And James’ assessment of all this extravagance? You have fattened yourselves in the day of slaughter.
I’m not sure I even want to comment on that verse – it is blunt and gruesome. If it doesn’t paint a horrific and chilling picture in your head then you haven’t lived on a farm or seen a hog-killing.
Now don’t hear James saying it’s wrong to save and invest and provide for the future. He’s not forbidding the ownership of possessions or demanding we live an austere life of poverty. But he is saying that without a strong sense of identity and purpose you will begin to let wealth become your identity, your purpose, your security, your god.
Paul draws the same conclusions in 1 Tim. 6:9-10, People who want to get rich fall into temptation and a trap and into many foolish and harmful desires that plunge men into ruin and destruction. For the love of money is a root of all kinds of evil. Some people, eager for money, have wandered from the faith and pierced themselves with many griefs.
Like Jesus who said, “It is easier for a camel to go through the eye of a needle than for a rich man to enter the kingdom of God.” (Mt. 19:24)
Or his sobering admonition:
“Watch out! Be on your guard against all kinds of greed; a man’s life does not consist in the abundance of his possessions.” (Luke 12:15)
James says there are certain, inevitable dangers inherent with wealth. What he is condemning is the person whose pride is in how much he has accumulated and how big his bank account is – who pursues wealth and whose goal is to be rich – who will do whatever to whomever in order to get what he wants. And so James says, Weep and wail because of the misery that is coming upon you.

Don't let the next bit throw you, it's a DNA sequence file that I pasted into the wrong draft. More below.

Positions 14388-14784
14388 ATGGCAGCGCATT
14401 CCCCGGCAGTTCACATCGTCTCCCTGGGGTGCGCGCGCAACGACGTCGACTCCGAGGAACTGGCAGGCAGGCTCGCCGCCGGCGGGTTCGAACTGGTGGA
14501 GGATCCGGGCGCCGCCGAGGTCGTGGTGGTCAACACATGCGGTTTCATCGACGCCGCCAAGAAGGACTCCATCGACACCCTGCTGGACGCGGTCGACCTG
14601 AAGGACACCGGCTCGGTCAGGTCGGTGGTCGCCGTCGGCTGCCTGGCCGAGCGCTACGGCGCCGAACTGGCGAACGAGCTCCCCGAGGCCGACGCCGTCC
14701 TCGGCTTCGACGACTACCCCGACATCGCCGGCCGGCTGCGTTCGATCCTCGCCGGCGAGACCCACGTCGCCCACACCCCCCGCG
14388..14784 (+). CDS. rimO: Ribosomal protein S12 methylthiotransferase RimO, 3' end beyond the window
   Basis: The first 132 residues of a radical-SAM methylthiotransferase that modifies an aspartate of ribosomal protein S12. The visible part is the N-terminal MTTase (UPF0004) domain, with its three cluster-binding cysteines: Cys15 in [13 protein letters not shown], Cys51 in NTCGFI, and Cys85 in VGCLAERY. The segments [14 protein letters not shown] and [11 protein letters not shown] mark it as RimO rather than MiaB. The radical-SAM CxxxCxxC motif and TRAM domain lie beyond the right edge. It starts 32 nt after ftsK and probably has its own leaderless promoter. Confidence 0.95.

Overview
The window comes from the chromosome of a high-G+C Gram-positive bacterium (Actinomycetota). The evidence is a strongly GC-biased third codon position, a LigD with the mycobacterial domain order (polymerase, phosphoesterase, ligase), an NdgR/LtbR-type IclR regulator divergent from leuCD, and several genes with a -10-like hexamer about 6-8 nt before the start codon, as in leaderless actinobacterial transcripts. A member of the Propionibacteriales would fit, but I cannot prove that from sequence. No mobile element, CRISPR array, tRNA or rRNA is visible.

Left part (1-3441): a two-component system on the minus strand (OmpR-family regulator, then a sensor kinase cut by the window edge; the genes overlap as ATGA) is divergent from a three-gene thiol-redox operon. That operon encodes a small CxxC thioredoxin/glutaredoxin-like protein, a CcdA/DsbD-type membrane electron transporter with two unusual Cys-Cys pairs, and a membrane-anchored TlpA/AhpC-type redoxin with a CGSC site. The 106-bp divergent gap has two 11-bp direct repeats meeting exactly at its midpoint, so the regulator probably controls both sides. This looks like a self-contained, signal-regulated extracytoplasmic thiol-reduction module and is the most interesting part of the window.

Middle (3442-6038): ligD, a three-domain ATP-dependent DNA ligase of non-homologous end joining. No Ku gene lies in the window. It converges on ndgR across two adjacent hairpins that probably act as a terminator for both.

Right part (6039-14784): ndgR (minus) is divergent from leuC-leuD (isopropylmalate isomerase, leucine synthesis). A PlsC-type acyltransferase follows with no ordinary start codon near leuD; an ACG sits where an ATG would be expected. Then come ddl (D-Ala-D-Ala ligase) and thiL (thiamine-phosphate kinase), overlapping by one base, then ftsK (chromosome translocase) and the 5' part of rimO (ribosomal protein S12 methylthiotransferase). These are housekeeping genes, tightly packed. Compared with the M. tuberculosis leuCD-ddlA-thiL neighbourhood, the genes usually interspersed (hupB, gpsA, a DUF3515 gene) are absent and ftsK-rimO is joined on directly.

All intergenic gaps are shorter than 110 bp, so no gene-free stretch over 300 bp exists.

Don’t read this calmly and assume, “He’s talking to somebody else.” If what James writes makes contact with your life, you’d better take it seriously and make some immediate and radical changes.
The rest of us are overhearing this condemnation of the rich and it’s a warning to us – like Paul said, those who want to get rich fall into temptation… Some people, eager for money, have wandered from the faith…
It’s not wealth – it’s the desire for wealth that is even more dangerous, because of the things it will make us do, and the priorities we will have to set.
And James wants us to avoid that. Don’t be like that, don’t settle for that kind of life. There is no poverty so deep as the poverty of a soul that has tried to find its fill in the wealth of this world.
There is an antidote.
Paul writes: Command those who are rich in this present world not to be arrogant nor to put their hope in wealth, which is so uncertain, but to put their hope in God, who richly provides us with everything for our enjoyment. Command them to do good, to be rich in good deeds, and to be generous and willing to share. In this way they will lay up treasure for themselves as a firm foundation for the coming age, so that they may take hold of the life that is truly life. (1 Tim 6:17-19)
Isaiah counsels us to satisfy our hunger for wealth in a different source: Come, all you who are thirsty, come to the waters; and you who have no money, come, buy and eat! Come, buy wine and milk without money and without cost. Why spend money on what is not bread, and your labor on what does not satisfy? Listen, listen to me, and eat what is good, and your soul will delight in the richest of fare. (Isaiah 55:1-2)
Some things are out of the reach of wealth – no amount of money can purchase them. But these are the very things which make us rich – rich in the things of God – prepared for the wealth of heaven.
The choices you make now – the priorities you set – do they honor God? Do you use the wealth that is yours as a stewardship from God and a blessing to others?
There is a line in the familiar song, As a Deer that says, “I want you more than gold or silver, only you can satisfy.” I hope you find in your life that that is true. Because all the wealth in the world, without God can’t begin to satisfy. With God, even in poverty, we find that he is more than enough.